He entered the basement, where the Tigre waited for him in la Enfermeria. Almost immediately, he recalled why he had been summoned here. The anguish of the screams jolted his mind to that night, two years after he first met Raul Lisandro Cubas, whom they named “Detenido 571.” He was 21 years old and and was a guerrilla leader in La Matanza. He had been sequestered the morning of October 20, 1976, by ten armed men that jumped out of five dark vehicles. One of them pointed a pistol to his head and ordered him to the ground before arresting him. He had one brother and one sister.

Lisandro had endured an inestimable amount of torture–physical torture, mental torture, emotional and spiritual torture. In addition to the meager conditions of food and hygiene, he was subjected to beatings with whatever the soldiers had in hand:he was subjected to waterboarding, in which they pushed him to the border of asphyxiation in a tub of water; and, most frequently, the dreaded electric chairs. The process was almost routine for any prisoner–they were tied to the metal elastic of a bed without a mattress, shackled by the ankles and tightly-adjusted wrist bands, which caused painful ulcerations, and masked to protect the identity of their torturers. And then came the shocks, which rose and fell alternatively and abruptly to induce bursts of pain, each time more agonizing than the last. They caused pain in any part of the body one could imagine. And every time, Santi was called to revive him from the brinks of death, only to be tortured a week, days, a few hours later. But the worst type of pain, Lisandro had told him one night, was the terror–the terror of what lay ahead, the terror of not knowing where the fear was coming from.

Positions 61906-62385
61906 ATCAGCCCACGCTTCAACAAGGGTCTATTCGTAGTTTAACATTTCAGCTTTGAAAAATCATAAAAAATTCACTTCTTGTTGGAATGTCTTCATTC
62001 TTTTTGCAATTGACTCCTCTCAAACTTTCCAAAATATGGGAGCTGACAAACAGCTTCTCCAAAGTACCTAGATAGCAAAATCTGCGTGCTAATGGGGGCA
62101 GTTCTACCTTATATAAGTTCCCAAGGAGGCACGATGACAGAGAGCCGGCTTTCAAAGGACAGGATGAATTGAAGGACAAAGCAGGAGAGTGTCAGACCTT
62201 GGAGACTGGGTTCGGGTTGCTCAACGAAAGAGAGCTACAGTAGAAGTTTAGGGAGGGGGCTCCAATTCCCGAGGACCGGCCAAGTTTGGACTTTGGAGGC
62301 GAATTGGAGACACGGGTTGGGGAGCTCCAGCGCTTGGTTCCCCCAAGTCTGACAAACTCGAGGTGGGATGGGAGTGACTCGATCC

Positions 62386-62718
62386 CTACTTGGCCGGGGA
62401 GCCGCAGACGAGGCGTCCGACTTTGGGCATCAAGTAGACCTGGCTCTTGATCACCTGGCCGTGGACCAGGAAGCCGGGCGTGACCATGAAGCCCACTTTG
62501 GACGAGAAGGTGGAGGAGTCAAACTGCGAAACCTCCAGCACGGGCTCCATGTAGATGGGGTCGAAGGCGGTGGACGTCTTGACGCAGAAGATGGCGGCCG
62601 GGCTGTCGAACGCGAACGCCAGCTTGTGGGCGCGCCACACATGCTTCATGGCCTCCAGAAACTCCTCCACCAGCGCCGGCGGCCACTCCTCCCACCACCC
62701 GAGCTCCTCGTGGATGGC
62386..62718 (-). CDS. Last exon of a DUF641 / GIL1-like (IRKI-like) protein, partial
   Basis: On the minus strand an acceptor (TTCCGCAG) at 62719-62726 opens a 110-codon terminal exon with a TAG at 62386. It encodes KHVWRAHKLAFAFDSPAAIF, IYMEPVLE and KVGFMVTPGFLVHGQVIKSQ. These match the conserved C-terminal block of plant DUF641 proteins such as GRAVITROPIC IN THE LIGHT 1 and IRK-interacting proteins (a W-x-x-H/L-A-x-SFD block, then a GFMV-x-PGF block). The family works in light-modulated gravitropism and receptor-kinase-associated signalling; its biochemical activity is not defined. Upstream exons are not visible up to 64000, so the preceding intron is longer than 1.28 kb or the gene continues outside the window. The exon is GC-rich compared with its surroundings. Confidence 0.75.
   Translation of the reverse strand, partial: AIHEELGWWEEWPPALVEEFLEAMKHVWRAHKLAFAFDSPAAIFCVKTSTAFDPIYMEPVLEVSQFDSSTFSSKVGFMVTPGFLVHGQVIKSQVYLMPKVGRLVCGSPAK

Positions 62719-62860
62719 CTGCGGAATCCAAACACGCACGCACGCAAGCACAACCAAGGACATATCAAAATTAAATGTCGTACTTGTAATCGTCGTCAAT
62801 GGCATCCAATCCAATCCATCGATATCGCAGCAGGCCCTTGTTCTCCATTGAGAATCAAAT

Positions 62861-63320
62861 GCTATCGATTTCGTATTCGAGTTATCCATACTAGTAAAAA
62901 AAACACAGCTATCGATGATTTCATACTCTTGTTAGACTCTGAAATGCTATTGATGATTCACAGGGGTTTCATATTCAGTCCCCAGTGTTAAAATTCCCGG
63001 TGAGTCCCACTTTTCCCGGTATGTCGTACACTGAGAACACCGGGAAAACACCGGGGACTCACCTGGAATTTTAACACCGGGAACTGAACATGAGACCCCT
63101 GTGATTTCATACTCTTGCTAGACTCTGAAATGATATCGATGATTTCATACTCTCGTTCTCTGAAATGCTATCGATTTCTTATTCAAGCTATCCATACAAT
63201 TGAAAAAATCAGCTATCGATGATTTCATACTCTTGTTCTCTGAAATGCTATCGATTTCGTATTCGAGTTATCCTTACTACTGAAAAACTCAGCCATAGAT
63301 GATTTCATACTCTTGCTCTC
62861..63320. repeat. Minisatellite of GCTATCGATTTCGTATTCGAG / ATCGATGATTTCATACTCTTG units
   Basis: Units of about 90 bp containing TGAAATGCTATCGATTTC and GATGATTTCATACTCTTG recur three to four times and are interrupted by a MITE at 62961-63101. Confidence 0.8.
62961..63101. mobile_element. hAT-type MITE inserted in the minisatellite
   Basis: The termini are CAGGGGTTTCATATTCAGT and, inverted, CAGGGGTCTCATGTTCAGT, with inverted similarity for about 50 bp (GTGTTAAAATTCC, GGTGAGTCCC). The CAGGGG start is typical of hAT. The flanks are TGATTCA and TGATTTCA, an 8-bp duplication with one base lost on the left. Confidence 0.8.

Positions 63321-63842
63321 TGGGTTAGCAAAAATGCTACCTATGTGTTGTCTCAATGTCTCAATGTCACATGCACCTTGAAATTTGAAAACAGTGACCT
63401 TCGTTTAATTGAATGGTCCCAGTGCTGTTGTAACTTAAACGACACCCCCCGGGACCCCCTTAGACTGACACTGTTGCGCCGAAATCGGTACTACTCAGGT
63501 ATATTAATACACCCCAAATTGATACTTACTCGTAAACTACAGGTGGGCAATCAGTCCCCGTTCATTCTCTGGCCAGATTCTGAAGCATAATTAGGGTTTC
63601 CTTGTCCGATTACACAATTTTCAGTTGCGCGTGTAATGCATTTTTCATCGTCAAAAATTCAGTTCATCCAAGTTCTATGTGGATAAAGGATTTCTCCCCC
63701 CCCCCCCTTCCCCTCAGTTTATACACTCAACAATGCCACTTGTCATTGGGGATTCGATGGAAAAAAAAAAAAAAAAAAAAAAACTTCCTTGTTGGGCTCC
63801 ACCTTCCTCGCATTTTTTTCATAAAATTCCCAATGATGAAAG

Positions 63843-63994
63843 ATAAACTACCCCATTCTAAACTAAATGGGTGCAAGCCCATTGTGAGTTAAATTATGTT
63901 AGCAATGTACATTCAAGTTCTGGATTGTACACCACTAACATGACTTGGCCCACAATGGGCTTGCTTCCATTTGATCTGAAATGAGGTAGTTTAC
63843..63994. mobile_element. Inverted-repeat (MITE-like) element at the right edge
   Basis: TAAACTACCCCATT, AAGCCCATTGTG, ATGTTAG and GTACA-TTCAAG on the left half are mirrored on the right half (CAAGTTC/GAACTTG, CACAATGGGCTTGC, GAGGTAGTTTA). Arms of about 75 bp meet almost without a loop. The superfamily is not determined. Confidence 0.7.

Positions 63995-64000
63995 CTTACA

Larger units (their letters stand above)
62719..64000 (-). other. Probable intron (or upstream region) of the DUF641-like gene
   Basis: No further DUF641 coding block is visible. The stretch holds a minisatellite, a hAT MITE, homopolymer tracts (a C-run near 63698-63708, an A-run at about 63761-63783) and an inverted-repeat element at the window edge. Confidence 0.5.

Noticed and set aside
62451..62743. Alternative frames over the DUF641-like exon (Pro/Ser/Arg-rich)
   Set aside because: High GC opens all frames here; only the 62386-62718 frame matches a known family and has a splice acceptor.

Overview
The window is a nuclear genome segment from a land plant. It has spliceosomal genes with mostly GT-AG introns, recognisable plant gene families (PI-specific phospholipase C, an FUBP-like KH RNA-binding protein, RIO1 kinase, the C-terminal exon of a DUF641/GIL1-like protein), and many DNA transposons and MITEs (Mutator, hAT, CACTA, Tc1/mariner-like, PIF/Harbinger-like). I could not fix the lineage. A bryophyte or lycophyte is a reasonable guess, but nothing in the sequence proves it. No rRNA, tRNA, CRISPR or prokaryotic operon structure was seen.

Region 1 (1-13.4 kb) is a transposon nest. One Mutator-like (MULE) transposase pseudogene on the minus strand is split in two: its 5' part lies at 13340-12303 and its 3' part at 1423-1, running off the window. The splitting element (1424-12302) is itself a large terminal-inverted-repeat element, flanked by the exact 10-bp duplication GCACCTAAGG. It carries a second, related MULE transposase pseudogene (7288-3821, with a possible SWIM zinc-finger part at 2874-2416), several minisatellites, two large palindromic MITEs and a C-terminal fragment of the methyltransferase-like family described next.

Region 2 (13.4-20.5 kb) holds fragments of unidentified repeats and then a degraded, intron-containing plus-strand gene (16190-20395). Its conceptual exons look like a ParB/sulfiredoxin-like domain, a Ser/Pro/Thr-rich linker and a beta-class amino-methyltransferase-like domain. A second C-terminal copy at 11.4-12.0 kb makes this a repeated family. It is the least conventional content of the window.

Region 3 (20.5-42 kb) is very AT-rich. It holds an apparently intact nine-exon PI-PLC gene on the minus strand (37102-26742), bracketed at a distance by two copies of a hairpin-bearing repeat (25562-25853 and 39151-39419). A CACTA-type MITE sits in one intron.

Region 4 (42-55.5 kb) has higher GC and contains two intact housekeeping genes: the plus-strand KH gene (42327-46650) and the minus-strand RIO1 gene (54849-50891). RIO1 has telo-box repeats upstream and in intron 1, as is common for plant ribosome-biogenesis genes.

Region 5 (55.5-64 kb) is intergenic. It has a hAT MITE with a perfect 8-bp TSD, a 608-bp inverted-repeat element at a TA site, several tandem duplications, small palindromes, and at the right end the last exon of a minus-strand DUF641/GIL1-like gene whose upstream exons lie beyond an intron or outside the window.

He was brought back into the present by the booming voice of the general. “Pasa,” thundered el Tigre. Santi entered the infirmary and fixed his eyes on the face of the general. His skin was weathered and dark like leather. He was about middle-aged, and everything about him screamed discipline. From his polished shoes to his trimmed moustache, he was born to command. He ran his unit with an iron fist–but while he commanded the respect of everyone under him, it was silently agreed that this respect came from fear rather than admiration.

Santi felt a shiver run down his spine. “I entrusted you with a dangerous subversivo and you betrayed us,” thundered el Tigre. Santi stared back into his lifeless eyes.